Journalling

 

journal pic

When I was a child I used to try and keep a dairy, it never lasted more than about a week! When I first trained in counselling, part of the training involved keeping a journal, a space for writing about the direct experiences that we have, and then seeking to explore why we experience things the way that we do. Over the years I have come to love this exercise. Unlike a diary journals are not supposed to just detail events, but rather what our emotions and thoughts are around them.

As an example I remember once being in a situation which involved a level of conflict. Like many people I can struggle with conflict. Through writing about this event however I found that I was able to work out what it is about conflict that I was seeking to avoid, and then learn to relate in more assertive, authentic ways in the future. Whilst I was aware of my dislike of conflict, through spending time writing about this I was able to focus on the difficult emotions, face myself and actively address this part of me.

Journalling works because it slows our brains down so that we can unpick what is actually going on for us without hiding from all of who we are. We are not generally good at being able to sit with difficult aspects of who we are without feeling things like guilt, shame, self recriminations and so on. Journalling allows us to compassionately look at the parts of us that we try and avoid, and so make conscious the more shadowy parts of ourselves. This allows us to accept all of who we are; those desires, fears, dreams and thoughts that we have which we see as not allowed can become part of how we learn to embrace life.

Practically Journalling involves having a secure place to write for about ten minutes a day. This could be a secure computer or a diary that you can be sure no one else will be able to get hold of. The more private you keep your journal the more honest you can be in it. I have found that writing toward the end of the day allows you to focus on the events of the day, and that writing at the beginning of the day can allow you to focus on your deeper sense of who you are, setting you up for living the day fully.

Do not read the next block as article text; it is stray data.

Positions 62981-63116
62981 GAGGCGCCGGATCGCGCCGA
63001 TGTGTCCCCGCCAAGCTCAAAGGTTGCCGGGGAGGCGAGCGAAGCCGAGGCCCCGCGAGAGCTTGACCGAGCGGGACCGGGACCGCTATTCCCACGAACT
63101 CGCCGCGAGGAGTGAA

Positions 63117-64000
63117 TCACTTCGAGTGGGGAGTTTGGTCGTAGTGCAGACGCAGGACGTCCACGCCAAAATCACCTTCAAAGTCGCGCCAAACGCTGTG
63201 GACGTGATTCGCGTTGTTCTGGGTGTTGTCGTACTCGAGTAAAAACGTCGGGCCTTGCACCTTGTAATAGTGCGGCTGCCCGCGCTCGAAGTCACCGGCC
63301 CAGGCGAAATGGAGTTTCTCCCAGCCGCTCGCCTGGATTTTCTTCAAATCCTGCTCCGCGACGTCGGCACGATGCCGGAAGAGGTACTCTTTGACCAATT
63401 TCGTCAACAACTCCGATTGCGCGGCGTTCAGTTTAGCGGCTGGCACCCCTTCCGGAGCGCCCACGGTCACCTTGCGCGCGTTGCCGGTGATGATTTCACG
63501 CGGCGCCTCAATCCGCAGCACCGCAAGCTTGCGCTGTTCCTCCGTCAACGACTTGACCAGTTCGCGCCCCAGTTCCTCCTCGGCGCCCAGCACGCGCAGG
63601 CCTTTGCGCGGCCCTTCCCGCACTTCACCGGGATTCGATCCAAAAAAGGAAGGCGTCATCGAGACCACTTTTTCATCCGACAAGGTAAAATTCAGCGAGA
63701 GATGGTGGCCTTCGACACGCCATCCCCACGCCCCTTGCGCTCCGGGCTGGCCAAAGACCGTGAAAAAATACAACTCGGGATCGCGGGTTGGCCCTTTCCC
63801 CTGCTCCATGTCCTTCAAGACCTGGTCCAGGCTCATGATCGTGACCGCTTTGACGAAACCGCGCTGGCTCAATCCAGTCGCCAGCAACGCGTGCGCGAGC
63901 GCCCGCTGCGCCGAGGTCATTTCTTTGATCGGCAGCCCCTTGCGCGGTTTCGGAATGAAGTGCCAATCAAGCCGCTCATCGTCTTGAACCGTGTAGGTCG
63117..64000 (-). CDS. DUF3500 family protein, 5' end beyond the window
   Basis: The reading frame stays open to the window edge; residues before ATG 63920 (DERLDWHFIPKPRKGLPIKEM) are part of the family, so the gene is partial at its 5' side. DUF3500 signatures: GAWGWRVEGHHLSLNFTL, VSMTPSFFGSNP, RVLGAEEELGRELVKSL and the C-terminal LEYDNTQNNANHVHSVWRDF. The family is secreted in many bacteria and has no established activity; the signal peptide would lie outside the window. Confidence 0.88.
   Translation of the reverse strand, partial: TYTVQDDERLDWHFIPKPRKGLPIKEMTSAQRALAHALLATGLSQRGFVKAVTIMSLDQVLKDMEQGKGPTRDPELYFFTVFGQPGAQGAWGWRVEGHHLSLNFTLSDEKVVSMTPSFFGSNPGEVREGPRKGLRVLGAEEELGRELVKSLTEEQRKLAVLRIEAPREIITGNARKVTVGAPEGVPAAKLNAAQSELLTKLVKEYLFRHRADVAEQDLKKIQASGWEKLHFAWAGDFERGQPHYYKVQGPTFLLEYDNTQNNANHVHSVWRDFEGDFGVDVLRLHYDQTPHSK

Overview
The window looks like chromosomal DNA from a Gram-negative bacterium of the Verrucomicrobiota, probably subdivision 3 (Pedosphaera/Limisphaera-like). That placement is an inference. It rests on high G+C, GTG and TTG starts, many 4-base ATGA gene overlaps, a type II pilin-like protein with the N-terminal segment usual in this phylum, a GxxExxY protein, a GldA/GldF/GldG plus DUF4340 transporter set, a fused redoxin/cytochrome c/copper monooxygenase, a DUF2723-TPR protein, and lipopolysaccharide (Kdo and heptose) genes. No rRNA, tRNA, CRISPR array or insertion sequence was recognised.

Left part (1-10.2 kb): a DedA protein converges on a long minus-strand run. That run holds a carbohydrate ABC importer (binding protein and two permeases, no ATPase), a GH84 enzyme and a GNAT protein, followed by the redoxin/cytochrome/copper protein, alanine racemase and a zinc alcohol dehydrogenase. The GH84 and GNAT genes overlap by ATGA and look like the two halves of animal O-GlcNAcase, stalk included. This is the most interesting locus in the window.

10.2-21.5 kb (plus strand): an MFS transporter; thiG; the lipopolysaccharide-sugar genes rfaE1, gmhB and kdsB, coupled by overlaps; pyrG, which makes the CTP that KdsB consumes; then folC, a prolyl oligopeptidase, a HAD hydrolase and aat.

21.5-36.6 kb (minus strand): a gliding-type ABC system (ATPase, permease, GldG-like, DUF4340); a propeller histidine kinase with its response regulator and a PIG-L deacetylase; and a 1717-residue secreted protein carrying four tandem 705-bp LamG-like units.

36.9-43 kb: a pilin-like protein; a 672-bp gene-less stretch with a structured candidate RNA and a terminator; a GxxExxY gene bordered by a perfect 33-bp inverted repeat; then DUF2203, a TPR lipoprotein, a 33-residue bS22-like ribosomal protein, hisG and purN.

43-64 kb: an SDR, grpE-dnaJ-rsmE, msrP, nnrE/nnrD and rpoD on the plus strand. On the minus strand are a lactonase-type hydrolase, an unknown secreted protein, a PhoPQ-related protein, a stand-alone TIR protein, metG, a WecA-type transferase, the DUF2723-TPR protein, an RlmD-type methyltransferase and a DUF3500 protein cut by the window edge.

To write, whilst there are no rules, it can help to literally just write. it doesn’t need to be grammatically correct, just write about wherever your mind wanders. this is not supposed to be coherent; our minds don’t often stick to coherent narratives. Instead allow your mind to express what it sits comfortably with. You will find that past issues will often arise and that you will be able to link past experiences to the hear and now. At times you may find this frustrating, like you are ‘not getting anywhere’ – this is good! write about where you want to get too, why you become frustrated; everything that you feel is valid and can be helpful to a greater understanding. This way of writing also allows you to process difficult events, such as loss, and then be able to track your journey through this. Over time the journal can become a space where you know that your most personal experiences can be safely explored in a compassionate environment where you wont be critical of yourself, or if you are critical of yourself, you will be able to explore why you are attacking yourself. There are lots of ways of structuring your journal. I find that I have four different sections:

  • Daily journal
  • Important events (a space for more detailed reflection on whatever you feel is important)
  • Important people (a space for exploring your relationships with significant people in your life)
  • Poetry/drawing (I find that using other ways of exploring aspects of who I am such a through writing poetry can sometimes be more helpful with some strong emotions. As an example, if you struggle with shame, then try drawing it, or writing a poem about shame – this allows for a greater distance between you and the issue and more perspective).

There are various books that I have found over the years to be helpful. a good introduction though would be:

‘Journalling basics – journal writing for beginners’ – Lisa Shea

For information about the counselling I offer please feel free to visit my website on: http://www.richardpicklescounselling.co.uk

 

Happy Journalling!

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